“When I think about it now, I just feel so grateful for the impact that the work I’m doing for myself and my family is also having on the community around me, and that story and that feeling alone filled me with so much energy to keep doing what I’m doing.”

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Therefore, to conclude what his future will look like, Bumstead states that bodybuilding is never forever for him. However much he has enjoyed the relentless battles, he does not put it above his relationships. He, therefore, feels that it’s time to put that energy into being the best father he can be. Hence, he states that he wants to be a role model to as many people as he can. And he wishes to do more for the bodybuilding community.

“I want those lessons. I have to be able to help other people in the bodybuilding community or the other kids who follow me. I want to be able to apply more to them, more to my family, and more to my children.”

Chris Bumstead shares that he has bigger priorities than a title

In an interview with PBD podcast hosts, the star shared about his health issues and how he takes care of them. Chris Bumstead spoke about becoming a father and having already battled an autoimmune disease. Through this all, the star wonders if aiming titles should be on his priority list.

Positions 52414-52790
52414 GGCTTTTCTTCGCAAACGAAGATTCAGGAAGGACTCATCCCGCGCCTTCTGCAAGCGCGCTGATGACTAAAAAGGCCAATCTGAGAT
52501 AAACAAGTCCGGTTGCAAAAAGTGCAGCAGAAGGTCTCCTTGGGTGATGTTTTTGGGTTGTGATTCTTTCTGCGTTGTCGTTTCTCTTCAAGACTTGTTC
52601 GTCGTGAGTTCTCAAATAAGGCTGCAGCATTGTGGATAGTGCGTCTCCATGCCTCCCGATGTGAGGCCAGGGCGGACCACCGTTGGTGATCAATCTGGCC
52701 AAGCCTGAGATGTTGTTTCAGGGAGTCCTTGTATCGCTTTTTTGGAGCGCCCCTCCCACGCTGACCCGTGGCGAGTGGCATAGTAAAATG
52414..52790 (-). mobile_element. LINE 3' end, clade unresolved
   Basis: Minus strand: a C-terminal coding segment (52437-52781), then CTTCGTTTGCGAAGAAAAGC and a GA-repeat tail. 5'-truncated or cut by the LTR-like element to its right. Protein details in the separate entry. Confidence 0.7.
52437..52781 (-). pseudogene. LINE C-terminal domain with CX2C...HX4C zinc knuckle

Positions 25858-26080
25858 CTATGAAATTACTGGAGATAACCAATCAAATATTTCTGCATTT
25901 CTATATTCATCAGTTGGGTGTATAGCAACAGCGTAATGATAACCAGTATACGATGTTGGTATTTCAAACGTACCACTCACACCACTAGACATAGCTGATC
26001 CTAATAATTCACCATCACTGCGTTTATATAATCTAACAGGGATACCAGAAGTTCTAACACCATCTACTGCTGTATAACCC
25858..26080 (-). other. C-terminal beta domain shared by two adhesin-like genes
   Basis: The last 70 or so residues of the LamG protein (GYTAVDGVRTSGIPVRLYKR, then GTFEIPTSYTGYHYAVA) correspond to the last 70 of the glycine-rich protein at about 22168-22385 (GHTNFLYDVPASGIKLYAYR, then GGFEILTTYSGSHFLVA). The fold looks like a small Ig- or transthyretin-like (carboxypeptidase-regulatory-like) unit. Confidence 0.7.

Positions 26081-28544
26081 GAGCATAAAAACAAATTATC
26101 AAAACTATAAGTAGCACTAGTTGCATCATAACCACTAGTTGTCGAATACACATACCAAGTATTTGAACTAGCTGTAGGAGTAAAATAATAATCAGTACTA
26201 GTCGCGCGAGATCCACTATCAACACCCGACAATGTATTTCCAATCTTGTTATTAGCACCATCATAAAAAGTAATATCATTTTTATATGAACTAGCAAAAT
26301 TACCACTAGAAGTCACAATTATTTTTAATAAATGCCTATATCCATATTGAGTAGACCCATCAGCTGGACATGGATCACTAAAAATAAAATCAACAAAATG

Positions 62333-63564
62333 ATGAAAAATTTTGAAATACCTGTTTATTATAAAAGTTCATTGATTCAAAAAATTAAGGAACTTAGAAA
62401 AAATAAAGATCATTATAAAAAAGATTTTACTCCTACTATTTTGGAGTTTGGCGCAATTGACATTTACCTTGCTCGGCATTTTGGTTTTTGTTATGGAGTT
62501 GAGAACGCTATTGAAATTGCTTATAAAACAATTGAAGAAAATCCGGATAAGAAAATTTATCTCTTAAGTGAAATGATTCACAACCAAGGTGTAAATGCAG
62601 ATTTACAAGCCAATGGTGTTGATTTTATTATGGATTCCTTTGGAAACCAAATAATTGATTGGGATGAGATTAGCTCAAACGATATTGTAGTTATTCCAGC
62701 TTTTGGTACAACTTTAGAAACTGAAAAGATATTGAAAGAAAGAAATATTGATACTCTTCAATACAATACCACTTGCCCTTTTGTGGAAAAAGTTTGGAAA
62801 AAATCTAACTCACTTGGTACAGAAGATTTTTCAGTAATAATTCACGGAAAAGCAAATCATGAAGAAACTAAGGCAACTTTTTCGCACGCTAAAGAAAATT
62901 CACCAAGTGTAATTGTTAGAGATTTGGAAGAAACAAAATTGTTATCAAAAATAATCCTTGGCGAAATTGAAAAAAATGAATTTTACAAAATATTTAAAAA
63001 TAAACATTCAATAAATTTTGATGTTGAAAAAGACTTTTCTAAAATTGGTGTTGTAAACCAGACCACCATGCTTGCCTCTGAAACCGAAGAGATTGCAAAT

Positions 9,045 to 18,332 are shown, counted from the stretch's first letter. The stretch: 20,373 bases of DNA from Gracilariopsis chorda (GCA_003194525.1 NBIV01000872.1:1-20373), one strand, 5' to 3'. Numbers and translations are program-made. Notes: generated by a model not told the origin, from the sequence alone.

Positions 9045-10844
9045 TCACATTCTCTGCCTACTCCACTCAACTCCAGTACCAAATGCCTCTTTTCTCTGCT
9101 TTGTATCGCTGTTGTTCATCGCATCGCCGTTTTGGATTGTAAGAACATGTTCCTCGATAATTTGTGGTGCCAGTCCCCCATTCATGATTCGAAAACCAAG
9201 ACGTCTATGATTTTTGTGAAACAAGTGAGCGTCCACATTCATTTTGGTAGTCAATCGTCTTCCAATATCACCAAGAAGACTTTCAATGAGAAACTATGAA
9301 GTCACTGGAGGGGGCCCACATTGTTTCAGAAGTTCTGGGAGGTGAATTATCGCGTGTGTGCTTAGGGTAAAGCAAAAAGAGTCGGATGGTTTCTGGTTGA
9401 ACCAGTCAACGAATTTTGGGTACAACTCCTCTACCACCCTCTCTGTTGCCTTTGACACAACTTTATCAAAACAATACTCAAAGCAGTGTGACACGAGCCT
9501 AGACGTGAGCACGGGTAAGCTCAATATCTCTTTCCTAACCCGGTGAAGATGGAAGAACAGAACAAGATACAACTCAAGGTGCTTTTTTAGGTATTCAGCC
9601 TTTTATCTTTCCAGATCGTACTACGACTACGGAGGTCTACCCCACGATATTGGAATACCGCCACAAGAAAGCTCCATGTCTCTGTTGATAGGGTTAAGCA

In 2018, doctors diagnosed him with a rare kidney autoimmune disease called IGA Nephropathy. This causes the immune system to attack itself. This required him to be in the hospital for a prolonged period, disturbing his Olympia prep. Bumstead shared that Olympia prep included a lot of blood work and checkups that would determine his status. 

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However, if he is advised to sit out as being in the best interest of his health, then he will follow it. The biggest news for him is having a baby with his fiancee, Courtney King. This means more to CBum than any title.

“The number one thing I’ve always wanted to be in my life was a dad. And if being ten times Mr. Olympia would take away from me being dad, f**k 10 times Mr. Olympia! That’s not what I care about.”

Post Edited By:Simar Singh Wadhwa

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About the author

Brandon Gabriel Isaacs

Brandon Gabriel Isaacs

Brandon Gabriel Isaacs is a US Sports Editor at The SportsRush. With a Master's degree in Journalism and Communication, he holds a background in content creation and editing. An avid cricket enthusiast and a sports buff, Brandon decided to quit his work stint with ed-tech content creation to finally jump into the world of sports editing and supervision. His unrelenting passion for sports has backed him to edit content pieces of American Sports ranging from Swimming and Gymnastics to Equestrianism. He seeks inspiration from personalities like Michael Phelps, Lyndsey Vonn, Sunisa Lee and Sir Mark Todd. Being a national level Table Tennis player himself, he hopes to hone this long lost skill and start playing again. Outside the study desk, Brandon is a lover of photography, race cars and travelling.